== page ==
Some languages include specialized primitives which set up complex systems of equations for solving problems which appear often (for example, scheduling tasks subject to a maximum instantaneous availability of resources). These primitives may also perform enumeration, often taking into account how the constraints have been set up, and trying to work out a solution as efficiently as possible.

Other complex constraints allow expressing simpler constraints as a
special case. They allow also setting up in a simple, compact
expression, constraints which would otherwise be verbose to construct.
For example, the complex constraint `#(L, [c
_{<}TT>1`

*
*

- If
`L`and`U`are equal to`n`, then all constraints must be true: this boils down to the conjunction of . - If
`L`and`U`are equal to one, then only one of the constraints can (and must) be true. - if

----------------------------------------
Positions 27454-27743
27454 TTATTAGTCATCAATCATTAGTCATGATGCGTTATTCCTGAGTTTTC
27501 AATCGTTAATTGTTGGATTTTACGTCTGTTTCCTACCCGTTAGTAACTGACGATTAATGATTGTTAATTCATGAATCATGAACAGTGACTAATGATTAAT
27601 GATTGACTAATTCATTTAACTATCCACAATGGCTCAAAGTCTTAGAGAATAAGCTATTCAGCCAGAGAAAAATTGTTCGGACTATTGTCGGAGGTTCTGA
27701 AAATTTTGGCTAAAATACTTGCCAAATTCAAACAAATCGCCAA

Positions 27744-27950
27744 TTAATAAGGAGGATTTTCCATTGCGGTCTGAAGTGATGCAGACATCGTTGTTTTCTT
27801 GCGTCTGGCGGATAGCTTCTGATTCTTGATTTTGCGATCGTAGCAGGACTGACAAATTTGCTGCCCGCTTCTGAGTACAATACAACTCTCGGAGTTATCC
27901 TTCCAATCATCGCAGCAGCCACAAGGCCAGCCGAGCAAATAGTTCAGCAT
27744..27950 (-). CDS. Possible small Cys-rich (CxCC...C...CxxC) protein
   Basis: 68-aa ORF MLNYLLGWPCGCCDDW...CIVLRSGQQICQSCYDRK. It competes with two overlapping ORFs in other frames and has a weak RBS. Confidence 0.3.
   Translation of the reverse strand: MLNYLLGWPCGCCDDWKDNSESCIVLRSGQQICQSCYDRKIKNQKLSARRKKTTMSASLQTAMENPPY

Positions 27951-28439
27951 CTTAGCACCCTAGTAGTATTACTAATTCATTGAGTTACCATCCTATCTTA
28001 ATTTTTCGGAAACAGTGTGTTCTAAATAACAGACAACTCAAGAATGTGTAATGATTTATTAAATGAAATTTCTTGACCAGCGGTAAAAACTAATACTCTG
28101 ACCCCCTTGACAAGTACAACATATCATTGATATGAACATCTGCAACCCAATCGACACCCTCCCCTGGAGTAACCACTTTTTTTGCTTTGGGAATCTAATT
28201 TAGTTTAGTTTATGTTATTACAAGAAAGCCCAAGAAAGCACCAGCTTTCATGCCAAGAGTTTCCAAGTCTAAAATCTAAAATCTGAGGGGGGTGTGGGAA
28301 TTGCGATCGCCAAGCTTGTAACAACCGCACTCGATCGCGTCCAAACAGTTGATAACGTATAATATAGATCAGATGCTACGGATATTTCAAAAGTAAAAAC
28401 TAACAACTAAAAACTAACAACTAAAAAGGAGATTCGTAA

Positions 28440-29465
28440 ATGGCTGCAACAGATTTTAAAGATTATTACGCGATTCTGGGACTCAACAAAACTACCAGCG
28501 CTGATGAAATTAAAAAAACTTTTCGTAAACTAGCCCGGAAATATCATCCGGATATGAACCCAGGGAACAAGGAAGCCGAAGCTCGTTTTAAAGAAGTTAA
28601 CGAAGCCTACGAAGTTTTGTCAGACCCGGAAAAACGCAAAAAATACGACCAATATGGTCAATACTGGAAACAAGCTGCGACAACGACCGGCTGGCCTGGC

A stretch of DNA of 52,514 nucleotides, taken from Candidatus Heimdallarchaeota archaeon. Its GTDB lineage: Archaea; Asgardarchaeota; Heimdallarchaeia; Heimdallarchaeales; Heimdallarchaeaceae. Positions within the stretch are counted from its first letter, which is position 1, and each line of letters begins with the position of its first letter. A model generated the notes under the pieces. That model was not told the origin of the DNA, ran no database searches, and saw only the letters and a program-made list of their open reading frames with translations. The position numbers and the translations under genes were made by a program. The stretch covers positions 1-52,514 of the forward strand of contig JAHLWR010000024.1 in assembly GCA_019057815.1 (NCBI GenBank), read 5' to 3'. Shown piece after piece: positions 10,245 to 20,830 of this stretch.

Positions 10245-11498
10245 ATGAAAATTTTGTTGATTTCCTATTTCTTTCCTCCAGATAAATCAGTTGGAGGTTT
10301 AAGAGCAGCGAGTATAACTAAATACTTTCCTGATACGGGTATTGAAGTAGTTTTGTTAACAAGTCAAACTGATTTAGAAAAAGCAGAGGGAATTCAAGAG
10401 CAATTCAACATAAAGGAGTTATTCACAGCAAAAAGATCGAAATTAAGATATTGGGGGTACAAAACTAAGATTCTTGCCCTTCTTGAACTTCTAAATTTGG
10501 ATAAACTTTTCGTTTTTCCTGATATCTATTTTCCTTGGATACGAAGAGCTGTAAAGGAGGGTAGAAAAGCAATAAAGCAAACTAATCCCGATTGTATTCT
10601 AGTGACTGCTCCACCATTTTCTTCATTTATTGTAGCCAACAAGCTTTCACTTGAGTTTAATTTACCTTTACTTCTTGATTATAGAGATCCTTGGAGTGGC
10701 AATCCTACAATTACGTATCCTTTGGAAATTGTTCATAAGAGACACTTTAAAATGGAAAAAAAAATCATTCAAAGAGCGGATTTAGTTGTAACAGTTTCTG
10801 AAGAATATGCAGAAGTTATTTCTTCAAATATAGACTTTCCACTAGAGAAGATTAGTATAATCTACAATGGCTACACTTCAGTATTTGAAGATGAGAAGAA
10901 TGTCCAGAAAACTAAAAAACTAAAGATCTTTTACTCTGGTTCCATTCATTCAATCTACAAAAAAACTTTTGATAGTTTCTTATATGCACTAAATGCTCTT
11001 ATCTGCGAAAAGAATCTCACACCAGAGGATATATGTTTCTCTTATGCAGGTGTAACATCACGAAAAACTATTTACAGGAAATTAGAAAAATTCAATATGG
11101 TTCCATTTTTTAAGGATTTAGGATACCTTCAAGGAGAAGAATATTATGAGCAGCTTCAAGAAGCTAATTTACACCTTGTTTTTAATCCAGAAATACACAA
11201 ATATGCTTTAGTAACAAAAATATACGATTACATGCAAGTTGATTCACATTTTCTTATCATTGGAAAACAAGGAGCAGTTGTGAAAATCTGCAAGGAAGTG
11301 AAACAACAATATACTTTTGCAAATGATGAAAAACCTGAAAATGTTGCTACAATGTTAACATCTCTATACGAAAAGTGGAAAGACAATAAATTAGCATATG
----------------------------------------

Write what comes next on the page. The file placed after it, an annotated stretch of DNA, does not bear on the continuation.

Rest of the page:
`L`and`U`are both zero, then none of the constraints can be true: this is tantamount to requiring the conjunction of the negated constraints to be true.

*
A specially interesting constraint is the so-called disjunctive
constraint:
expresses that at least one of
these constraints (
c*

*
*

n1(X):- X > 1. n1(X):- X < -1.

If this predicate is called with its argument not definitely inside or outside that interval, and due to the constraint semantics, the execution does not actually select among the different clauses immediately, but a choicepoint is set instead, a constraint added, and the execution is continued. Backtracking may happen later if the alternative chosen was not the right one. A disjunctive constraint such as

`n1(X):- X > 1
X < -1.`

will add the disjunctive constraint, and execution will continue as long as any of the disjuncted constraints hold. In this case, a possibly expensive backtracking would have been avoided.

1998-12-03